Safe anesthesia and surgical care are not available when needed for 5 billion of the world’s 7 billion people. There are major deficiencies in the specialist surgical workforce in many parts of the world, and specific data on the anesthesia workforce are lacking.
The World Federation of Societies of Anaesthesiologists conducted a workforce survey during 2015 and 2016. The aim of the survey was to collect detailed information on physician anesthesia provider (PAP) and non-physician anesthesia provider (NPAP) numbers, distribution, and training. Data were categorized according to World Health Organization regional groups and World Bank income groups.
We obtained information for 153 of 197 countries, representing 97.5% of the world’s population. There were marked differences in the density of PAPs between World Health Organization regions and between World Bank income groups, ranging from 0 to over 20 PAP per 100,000 population. Seventy-seven countries reported a PAP density of <5, with particularly low densities in the African and South-East Asia regions. NPAPs make up a large part of the global anesthesia workforce, especially in countries with limited resources. Even when NPAPs are included, 70 countries had a total anesthesia provider density of <5 per 100,000. Using current population data, over 136,000 additional PAPs would be needed immediately to achieve a minimum density of 5 per 100,000 population in all countries.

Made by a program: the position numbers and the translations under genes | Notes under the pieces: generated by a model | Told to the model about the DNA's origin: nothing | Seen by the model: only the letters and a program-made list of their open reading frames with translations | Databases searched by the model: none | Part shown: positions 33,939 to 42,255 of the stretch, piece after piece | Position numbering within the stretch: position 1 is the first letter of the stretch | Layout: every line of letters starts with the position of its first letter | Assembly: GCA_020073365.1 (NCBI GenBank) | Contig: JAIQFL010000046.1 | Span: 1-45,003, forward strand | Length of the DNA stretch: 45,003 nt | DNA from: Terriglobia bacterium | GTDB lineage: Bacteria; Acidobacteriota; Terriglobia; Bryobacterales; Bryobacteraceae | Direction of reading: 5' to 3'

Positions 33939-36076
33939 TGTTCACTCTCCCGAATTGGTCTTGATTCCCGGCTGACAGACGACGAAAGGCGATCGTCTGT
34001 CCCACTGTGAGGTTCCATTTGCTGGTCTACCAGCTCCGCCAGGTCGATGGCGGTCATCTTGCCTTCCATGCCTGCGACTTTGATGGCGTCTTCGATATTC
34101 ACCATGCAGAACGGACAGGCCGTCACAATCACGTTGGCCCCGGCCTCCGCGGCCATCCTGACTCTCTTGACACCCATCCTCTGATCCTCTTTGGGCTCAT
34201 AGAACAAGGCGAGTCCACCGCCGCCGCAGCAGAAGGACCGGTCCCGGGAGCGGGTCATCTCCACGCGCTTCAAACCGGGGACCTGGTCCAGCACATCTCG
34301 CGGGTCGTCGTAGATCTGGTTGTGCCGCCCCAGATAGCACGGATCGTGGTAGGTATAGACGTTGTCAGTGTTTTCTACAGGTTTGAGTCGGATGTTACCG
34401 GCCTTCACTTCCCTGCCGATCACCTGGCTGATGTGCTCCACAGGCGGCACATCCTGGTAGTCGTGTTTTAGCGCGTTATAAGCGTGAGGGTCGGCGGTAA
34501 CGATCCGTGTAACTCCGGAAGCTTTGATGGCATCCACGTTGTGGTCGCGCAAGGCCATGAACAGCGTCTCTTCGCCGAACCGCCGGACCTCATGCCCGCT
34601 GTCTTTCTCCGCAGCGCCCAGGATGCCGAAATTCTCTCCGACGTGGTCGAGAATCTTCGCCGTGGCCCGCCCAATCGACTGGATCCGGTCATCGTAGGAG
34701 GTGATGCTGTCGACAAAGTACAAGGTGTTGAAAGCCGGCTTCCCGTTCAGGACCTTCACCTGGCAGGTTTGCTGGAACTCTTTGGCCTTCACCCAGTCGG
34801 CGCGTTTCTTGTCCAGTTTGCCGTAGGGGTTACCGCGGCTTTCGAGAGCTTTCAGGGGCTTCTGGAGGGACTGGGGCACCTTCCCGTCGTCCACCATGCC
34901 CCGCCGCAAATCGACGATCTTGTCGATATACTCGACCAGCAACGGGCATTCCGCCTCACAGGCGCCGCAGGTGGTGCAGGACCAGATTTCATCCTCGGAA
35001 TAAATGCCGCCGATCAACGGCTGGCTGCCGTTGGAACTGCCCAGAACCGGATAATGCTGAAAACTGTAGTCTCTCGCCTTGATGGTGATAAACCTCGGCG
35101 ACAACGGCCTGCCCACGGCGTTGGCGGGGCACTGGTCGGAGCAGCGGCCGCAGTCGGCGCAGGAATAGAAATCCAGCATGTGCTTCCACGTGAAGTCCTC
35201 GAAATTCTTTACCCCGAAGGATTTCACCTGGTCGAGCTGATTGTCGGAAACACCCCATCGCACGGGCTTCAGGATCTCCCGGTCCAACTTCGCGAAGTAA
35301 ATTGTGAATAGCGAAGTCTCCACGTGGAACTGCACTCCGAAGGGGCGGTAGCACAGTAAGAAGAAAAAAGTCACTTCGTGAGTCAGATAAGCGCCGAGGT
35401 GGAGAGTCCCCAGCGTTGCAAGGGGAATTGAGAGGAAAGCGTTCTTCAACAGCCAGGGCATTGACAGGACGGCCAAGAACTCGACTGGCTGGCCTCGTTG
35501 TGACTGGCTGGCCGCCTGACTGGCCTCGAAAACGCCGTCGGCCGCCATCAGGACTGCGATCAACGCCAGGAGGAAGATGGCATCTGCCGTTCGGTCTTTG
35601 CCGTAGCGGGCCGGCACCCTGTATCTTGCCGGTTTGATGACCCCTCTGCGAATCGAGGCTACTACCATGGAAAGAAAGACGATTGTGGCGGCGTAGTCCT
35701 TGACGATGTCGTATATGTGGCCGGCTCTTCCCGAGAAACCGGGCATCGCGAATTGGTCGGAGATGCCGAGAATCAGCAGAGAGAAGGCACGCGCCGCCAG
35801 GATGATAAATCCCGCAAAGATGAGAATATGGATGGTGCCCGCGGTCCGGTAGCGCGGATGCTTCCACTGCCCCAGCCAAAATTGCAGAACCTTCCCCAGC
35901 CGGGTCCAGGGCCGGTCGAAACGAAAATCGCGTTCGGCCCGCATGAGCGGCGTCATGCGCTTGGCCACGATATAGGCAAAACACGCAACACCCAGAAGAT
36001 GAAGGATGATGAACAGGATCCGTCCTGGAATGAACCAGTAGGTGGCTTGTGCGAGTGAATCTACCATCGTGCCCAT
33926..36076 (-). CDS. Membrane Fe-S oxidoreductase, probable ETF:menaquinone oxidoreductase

The World Federation of Societies of Anaesthesiologists Global Anesthesia Workforce Survey is the most comprehensive study of the global anesthesia workforce to date. It is the first step in a process of ongoing data collection and longitudinal follow-up. The authors recommend an interim goal of at least 5 specialist physician anesthesia providers (anesthesiologists) per 100,000 population. A marked increase in training of PAPs and NPAPs will need to occur if we are to have any hope of achieving safe anesthesia for all by 2030.
From the *Christchurch Hospital, Christchurch, New Zealand; †World Federation of Societies of Anaesthesiologists, London, United Kingdom; ‡Department of Anaesthesia, University of Otago, Christchurch, New Zealand; and §Baerum Hospital, Sandvika, Norway.
Accepted for publication April 18, 2017.
The authors declare no conflicts of interest.
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Address correspondence to Wayne W. Morriss, MBChB, FANZCA, Department of Anaesthesia, Christchurch Hospital, Private Bag 4710, Christchurch 8140, New Zealand. Address e-mail to firstname.lastname@example.org.